Running shoes, water jugs on RunTex auction block

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by SHANNON MURRAY / KVUE News and Photojournalist MICHAEL MOORE

Bio | Email | Follow: @ShannonM_KVUE

kvue.com

Posted on May 7, 2013 at 11:18 AM

Updated Tuesday, May 7 at 7:30 PM

AUSTIN -- Hundreds of people filled the well-known RunTex store on South 1st and Riverside, the same corner it's been on for 25 years.

RunTex owed nearly $80,000 in rent and more than $17,000 in back taxes to Travis County. Within a few hours the county was paid back. They estimate the auction brought in more than $60,000.

"I was actually sad," said bidder and local gym owner David DeLeon. "It is a local landmark. They brought so much to the Austin community and especially the fitness world. It's sad to see them go."

"I really wanted to come down and show our support and thank the owner for what he's done for all these years and just be a part of it," said runner and bidder Gail Frye.

Boxes of T-shirts, stacks of running shoes, even several RunTex vehicles -- all of it went to the highest bidder.

Some of the items were personal to owner Paul Carrozza, including running shoes that belonged to President George W. Bush. They sold for $1,450.

"I knew exactly what shoe he wanted, so when he made president I called up Mizuno, and they specially made these shoes for him," Carrozza said.

Carrozza sat on President Bush's council on sports and fitness for two years.

"He sent back those shoes with that nice note saying that these shoes had carried him through an eventful year, which was 9/11, so they're pretty historic," he said.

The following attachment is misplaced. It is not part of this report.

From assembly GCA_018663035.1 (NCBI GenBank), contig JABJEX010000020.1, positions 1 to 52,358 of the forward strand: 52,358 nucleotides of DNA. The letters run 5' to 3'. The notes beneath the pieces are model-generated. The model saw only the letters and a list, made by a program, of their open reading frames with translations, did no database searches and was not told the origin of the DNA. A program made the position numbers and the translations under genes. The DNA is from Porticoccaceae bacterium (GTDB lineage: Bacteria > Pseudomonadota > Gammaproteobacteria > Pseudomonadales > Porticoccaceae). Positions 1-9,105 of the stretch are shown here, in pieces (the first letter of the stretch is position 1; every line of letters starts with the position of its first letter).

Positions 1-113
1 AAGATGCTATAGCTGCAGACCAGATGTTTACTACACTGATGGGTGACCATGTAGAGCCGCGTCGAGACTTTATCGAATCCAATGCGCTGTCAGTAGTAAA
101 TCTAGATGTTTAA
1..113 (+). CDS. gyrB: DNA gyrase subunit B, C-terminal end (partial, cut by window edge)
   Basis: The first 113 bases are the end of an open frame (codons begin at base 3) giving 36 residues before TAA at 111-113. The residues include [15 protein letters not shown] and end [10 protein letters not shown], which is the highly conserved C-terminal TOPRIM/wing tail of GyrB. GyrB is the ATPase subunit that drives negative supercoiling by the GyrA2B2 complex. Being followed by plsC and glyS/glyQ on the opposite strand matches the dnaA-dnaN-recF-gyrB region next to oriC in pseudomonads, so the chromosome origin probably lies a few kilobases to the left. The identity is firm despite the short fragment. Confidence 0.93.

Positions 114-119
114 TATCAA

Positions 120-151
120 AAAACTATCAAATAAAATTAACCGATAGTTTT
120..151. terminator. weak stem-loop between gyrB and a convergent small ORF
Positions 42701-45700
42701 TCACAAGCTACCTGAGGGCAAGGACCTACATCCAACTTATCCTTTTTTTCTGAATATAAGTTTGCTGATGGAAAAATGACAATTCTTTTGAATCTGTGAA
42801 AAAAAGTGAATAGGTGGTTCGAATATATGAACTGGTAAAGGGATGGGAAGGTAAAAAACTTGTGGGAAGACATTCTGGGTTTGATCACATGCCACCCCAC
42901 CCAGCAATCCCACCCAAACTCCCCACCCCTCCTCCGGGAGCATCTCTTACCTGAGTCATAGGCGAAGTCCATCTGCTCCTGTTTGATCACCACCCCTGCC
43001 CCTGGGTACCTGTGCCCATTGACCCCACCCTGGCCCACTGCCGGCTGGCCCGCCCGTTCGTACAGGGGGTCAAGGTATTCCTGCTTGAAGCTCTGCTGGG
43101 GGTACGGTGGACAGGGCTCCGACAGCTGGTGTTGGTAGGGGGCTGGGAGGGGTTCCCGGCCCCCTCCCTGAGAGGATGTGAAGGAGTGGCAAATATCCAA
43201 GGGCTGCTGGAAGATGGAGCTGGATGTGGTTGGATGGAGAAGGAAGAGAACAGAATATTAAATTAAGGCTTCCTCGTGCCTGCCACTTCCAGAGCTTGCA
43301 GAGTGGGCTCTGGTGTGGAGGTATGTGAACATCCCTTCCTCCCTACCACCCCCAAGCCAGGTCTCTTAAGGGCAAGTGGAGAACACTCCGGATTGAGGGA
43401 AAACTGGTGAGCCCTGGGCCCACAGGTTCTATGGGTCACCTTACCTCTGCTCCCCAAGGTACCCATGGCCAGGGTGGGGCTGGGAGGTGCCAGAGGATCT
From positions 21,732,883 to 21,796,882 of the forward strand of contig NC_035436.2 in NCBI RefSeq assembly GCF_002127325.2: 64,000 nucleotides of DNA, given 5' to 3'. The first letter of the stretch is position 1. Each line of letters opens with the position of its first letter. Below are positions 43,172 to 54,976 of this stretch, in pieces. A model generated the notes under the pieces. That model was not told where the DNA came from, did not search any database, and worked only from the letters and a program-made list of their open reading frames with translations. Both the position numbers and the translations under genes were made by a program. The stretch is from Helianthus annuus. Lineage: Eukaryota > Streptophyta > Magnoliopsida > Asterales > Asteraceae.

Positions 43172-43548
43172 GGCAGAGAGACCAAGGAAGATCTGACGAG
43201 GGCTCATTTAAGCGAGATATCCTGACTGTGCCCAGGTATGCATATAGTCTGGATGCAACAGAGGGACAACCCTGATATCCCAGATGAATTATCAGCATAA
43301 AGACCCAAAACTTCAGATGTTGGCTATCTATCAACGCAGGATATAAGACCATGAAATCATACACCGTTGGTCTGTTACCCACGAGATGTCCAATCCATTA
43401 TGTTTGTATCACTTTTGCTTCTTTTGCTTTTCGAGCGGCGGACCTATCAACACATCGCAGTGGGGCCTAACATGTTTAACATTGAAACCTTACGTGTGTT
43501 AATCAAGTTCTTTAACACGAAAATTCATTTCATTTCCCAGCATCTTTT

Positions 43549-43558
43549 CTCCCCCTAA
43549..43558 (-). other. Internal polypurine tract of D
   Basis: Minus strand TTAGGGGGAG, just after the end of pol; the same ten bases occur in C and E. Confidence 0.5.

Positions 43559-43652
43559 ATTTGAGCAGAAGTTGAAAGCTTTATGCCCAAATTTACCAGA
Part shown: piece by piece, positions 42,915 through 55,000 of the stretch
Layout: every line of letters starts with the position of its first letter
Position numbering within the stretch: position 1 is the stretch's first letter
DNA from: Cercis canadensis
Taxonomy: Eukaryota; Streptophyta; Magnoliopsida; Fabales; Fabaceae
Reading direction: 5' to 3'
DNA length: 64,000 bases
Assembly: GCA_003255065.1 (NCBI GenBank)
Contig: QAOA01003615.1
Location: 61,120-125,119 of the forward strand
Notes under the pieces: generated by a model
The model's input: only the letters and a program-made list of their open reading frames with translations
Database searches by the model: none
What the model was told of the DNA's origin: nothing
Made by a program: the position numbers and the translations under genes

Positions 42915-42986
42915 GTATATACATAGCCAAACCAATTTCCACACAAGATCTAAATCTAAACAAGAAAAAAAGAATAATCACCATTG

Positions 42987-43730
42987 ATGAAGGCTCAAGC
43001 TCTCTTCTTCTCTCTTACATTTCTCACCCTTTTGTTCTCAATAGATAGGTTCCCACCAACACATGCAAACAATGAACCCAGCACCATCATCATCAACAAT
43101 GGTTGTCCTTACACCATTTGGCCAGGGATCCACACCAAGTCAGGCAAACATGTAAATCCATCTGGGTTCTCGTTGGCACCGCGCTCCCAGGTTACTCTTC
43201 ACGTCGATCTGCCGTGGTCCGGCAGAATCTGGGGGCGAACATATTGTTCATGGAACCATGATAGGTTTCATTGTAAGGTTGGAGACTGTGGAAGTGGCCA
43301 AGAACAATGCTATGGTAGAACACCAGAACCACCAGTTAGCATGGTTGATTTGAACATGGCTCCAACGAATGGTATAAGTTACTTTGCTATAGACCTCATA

Another special item is the torch Carrozza carried in the 2002 Olympics, which sold for $1,200.

"I didn't realize how special it was going to be until they handed me that torch, and the flame was there. It was really emotional," he remembered.

"A lot of historic items, a lot of culturally significant items for Austin," said Travis County Tax Assessor and Collector Bruce Elfant.

Elfant says unfortunately auctions like this are common.

"It's very sad. Such a well-known, beloved company in this city, and they've been very good to the community," Elfant said.

Carrozza said he won't give up on RunTex, and the auction Tuesday was another reminder of why.

"I'm rarely speechless, but I don't think I can capture it in words. It's just feeling like your life's work meant something to the community," Carrozza said. "I'm hoping it's just half time."

Carrozza hopes to open another RunTex store in the future, and there are still more fundraisers planned, including a Run for RunTex so they can make that happen. Details of the event are still being figured out.

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